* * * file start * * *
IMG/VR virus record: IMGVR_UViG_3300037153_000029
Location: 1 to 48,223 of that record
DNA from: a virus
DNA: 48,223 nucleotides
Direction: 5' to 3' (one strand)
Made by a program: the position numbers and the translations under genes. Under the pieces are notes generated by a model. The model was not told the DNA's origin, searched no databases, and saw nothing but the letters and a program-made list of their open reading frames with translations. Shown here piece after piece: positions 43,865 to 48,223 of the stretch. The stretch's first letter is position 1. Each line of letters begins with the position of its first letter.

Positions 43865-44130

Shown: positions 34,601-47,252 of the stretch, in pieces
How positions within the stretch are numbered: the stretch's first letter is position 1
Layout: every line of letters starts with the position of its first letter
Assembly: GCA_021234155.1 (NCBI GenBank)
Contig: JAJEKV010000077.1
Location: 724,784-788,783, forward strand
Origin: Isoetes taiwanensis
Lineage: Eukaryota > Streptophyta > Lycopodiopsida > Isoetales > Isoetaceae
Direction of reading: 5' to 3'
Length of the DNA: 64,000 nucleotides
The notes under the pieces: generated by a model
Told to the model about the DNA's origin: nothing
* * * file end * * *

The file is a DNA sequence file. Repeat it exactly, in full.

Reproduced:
IMG/VR virus record: IMGVR_UViG_3300037153_000029
Location: 1 to 48,223 of that record
DNA from: a virus
DNA: 48,223 nucleotides
Direction: 5' to 3' (one strand)
Made by a program: the position numbers and the translations under genes. Under the pieces are notes generated by a model. The model was not told the DNA's origin, searched no databases, and saw nothing but the letters and a program-made list of their open reading frames with translations. Shown here piece after piece: positions 43,865 to 48,223 of the stretch. The stretch's first letter is position 1. Each line of letters begins with the position of its first letter.

Positions 43865-44130

Shown: positions 34,601-47,252 of the stretch, in pieces
How positions within the stretch are numbered: the stretch's first letter is position 1
Layout: every line of letters starts with the position of its first letter
Assembly: GCA_021234155.1 (NCBI GenBank)
Contig: JAJEKV010000077.1
Location: 724,784-788,783, forward strand
Origin: Isoetes taiwanensis
Lineage: Eukaryota > Streptophyta > Lycopodiopsida > Isoetales > Isoetaceae
Direction of reading: 5' to 3'
Length of the DNA: 64,000 nucleotides
The notes under the pieces: generated by a model
Told to the model about the DNA's origin: nothing